The Hallowe’en season began several weeks in advance of October 31.  No, not because Hallowe’en stores began popping up all over town, and shelves everywhere sprouted candy in yellow and orange.  Because of the costumes.  Store-bought costumes were largely unavailable, and anyway, who would have wanted one?  Hallowe’en was an occasion for great creativity.  Merely deciding what to be could take a month.  (Decisiveness, I’ll admit, was never my strong suit).  Those who come to our door today are mostly beings—a cat, a princess, a Star Wars character—but we favored things:  one might be a rocket ship, a pencil, or the whole Mad Hatter’s Tea Party (no relation to the present-day Tea Party, as mad—in either sense—as they may be).  The challenge was to create a costume from whatever we could scrounge around the house without actually having to spend money.  No problem—we had not yet forgotten what any five-year-old knows:  the cardboard box is the most universally useful of all materials. (More)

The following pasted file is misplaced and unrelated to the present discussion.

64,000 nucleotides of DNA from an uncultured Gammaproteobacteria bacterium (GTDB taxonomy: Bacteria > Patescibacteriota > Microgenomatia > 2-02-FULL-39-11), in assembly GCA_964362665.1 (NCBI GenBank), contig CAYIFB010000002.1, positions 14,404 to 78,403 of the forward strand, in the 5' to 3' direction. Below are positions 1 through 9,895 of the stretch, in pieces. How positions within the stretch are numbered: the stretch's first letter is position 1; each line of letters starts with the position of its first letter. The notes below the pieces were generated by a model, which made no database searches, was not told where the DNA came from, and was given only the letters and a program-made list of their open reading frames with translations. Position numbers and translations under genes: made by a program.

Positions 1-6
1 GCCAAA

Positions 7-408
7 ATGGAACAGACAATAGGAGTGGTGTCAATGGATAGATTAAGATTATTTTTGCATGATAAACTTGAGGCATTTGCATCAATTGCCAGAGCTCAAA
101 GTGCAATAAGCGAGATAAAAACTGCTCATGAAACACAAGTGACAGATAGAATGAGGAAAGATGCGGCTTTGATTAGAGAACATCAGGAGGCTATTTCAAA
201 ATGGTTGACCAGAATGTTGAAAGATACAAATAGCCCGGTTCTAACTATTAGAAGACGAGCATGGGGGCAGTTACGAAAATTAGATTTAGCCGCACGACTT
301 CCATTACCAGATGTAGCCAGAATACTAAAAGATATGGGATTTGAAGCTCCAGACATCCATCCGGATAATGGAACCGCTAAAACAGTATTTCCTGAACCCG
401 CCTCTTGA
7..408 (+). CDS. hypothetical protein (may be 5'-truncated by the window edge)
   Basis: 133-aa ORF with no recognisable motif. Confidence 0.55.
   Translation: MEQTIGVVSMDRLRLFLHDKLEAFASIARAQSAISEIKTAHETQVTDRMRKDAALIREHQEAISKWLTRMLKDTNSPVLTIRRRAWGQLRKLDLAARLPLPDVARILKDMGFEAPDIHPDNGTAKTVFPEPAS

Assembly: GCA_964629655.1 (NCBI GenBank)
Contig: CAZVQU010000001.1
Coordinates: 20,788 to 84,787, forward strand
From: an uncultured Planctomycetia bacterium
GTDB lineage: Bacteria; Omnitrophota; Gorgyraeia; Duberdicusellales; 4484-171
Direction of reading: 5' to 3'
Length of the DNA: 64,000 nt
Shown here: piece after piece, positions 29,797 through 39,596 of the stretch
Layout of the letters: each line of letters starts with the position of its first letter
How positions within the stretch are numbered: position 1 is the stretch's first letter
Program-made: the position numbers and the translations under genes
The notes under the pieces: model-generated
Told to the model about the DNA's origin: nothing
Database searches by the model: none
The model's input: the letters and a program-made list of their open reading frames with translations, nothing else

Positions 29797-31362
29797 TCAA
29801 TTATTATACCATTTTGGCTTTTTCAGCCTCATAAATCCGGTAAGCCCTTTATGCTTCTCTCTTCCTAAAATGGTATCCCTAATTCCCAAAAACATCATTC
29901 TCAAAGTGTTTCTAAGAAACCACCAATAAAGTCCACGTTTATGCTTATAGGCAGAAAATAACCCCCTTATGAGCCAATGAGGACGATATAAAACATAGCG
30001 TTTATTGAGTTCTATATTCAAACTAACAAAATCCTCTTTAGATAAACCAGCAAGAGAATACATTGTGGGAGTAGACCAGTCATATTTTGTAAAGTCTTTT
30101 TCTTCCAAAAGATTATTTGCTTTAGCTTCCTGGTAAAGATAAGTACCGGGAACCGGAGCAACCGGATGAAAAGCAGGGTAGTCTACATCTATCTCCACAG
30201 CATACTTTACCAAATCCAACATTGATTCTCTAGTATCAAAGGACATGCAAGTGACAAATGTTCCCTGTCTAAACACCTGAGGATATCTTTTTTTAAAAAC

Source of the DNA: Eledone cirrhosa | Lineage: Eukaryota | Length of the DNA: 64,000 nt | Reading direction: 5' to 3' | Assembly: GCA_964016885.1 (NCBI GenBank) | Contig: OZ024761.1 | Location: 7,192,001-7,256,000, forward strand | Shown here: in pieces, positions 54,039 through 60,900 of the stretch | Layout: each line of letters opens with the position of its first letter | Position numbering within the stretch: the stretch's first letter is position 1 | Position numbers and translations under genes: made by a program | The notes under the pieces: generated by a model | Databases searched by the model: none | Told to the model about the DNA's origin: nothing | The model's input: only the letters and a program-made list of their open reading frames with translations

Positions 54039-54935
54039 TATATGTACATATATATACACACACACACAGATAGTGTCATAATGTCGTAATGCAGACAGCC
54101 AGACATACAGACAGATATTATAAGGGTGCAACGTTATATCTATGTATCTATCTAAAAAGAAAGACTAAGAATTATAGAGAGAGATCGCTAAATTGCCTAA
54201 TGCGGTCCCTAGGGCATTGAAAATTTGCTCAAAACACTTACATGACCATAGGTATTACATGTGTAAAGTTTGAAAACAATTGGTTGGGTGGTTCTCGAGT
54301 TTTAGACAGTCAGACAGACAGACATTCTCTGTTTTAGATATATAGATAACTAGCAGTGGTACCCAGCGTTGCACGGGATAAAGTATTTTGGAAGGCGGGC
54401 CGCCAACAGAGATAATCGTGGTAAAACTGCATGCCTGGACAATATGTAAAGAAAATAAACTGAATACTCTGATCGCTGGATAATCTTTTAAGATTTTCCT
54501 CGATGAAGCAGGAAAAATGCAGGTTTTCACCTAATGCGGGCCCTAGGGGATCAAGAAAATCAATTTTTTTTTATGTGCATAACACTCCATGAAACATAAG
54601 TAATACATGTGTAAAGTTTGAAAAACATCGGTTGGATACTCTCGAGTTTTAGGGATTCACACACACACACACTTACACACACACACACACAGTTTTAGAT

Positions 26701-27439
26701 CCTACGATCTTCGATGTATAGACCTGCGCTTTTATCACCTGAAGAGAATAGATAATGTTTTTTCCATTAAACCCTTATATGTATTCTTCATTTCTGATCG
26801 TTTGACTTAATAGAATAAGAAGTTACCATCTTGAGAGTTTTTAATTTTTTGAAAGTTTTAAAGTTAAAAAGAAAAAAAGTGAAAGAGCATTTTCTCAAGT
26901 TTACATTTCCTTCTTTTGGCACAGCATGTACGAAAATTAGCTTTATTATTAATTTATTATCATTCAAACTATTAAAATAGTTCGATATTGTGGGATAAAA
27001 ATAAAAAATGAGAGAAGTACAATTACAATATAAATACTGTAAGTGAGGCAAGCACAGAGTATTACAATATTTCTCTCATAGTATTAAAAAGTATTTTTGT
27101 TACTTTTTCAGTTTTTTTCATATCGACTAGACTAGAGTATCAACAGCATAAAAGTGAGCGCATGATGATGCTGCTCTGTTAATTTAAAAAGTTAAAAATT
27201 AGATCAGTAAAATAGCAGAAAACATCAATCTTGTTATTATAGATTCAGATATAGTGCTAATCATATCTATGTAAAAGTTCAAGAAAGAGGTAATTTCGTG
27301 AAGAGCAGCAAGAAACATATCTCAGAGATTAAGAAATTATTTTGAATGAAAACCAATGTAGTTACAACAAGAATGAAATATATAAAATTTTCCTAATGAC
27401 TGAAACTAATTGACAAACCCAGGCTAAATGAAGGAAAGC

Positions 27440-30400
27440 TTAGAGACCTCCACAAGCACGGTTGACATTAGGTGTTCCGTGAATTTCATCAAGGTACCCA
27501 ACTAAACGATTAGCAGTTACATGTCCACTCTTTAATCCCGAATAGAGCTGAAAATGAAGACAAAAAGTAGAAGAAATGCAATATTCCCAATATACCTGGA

Posted by sursumcorda on Sunday, October 30, 2011 at 6:16 am | Edit
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Providence, Rhode Island.

My college roommate was from Providence.  I drank an Awful Awful at the Newport Creamery on one visit, and worked for a day in a Brown University chemistry lab on another.  I have pleasant memories of visits with her family, and of driving there from Boston, years later, when my brother's job took him to Providence one day and we met at an Indian restaurant for dinner.  I've passed through T. F. Green airport countless times.